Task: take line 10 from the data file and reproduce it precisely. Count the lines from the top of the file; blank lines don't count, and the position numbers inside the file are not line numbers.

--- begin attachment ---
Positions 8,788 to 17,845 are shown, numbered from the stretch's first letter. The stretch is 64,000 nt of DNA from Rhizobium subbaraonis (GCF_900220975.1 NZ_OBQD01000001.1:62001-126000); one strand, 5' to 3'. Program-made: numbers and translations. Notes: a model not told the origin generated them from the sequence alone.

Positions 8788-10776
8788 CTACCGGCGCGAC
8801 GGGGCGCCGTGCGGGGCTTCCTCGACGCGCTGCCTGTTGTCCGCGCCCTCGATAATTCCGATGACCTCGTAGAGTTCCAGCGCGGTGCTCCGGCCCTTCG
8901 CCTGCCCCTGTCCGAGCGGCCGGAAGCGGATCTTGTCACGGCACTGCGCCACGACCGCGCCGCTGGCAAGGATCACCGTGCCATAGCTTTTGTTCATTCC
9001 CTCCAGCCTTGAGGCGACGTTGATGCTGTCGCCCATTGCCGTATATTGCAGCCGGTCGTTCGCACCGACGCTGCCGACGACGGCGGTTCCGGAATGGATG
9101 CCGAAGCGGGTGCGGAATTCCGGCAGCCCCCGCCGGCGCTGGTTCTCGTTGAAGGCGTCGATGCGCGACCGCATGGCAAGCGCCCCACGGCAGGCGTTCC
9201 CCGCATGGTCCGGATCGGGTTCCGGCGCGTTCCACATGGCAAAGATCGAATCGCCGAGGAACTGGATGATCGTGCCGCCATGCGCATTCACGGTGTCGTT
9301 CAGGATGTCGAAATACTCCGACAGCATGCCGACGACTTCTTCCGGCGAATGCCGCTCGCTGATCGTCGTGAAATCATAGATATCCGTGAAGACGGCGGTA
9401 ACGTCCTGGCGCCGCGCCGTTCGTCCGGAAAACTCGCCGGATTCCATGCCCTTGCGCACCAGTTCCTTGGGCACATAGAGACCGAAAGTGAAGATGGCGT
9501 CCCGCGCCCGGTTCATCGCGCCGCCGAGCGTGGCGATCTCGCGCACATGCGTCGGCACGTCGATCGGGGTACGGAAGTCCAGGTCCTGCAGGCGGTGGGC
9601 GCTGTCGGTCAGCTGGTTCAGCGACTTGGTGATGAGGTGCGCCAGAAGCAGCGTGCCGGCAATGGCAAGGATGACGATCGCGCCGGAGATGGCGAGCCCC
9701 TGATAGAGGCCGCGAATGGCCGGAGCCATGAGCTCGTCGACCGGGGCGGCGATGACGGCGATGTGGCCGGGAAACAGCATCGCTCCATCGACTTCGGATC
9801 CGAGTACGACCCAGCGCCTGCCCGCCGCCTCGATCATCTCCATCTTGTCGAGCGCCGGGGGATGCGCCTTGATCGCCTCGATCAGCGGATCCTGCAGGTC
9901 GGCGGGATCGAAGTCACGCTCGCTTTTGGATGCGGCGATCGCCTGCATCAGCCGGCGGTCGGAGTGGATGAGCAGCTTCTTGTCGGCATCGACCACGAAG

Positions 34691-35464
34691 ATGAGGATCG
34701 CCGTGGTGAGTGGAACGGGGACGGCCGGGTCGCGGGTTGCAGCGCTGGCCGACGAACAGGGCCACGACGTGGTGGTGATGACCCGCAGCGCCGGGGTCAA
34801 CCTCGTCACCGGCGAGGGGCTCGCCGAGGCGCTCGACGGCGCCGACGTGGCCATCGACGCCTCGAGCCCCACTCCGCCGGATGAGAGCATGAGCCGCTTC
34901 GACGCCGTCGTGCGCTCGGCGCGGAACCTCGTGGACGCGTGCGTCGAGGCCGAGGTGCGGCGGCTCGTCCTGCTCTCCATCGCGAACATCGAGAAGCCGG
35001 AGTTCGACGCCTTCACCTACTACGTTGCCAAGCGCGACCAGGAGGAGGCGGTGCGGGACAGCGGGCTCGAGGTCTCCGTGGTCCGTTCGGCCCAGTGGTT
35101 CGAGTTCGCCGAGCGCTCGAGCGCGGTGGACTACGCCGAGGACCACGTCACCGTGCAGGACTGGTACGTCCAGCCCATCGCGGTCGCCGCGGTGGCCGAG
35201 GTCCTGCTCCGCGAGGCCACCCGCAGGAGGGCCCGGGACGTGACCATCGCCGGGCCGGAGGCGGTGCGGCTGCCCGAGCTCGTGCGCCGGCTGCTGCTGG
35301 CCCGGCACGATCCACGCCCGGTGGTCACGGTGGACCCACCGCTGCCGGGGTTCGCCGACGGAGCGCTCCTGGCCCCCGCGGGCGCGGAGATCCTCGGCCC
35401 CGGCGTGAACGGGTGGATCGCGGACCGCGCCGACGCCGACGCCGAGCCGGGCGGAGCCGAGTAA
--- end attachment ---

9401 ACGTCCTGGCGCCGCGCCGTTCGTCCGGAAAACTCGCCGGATTCCATGCCCTTGCGCACCAGTTCCTTGGGCACATAGAGACCGAAAGTGAAGATGGCGT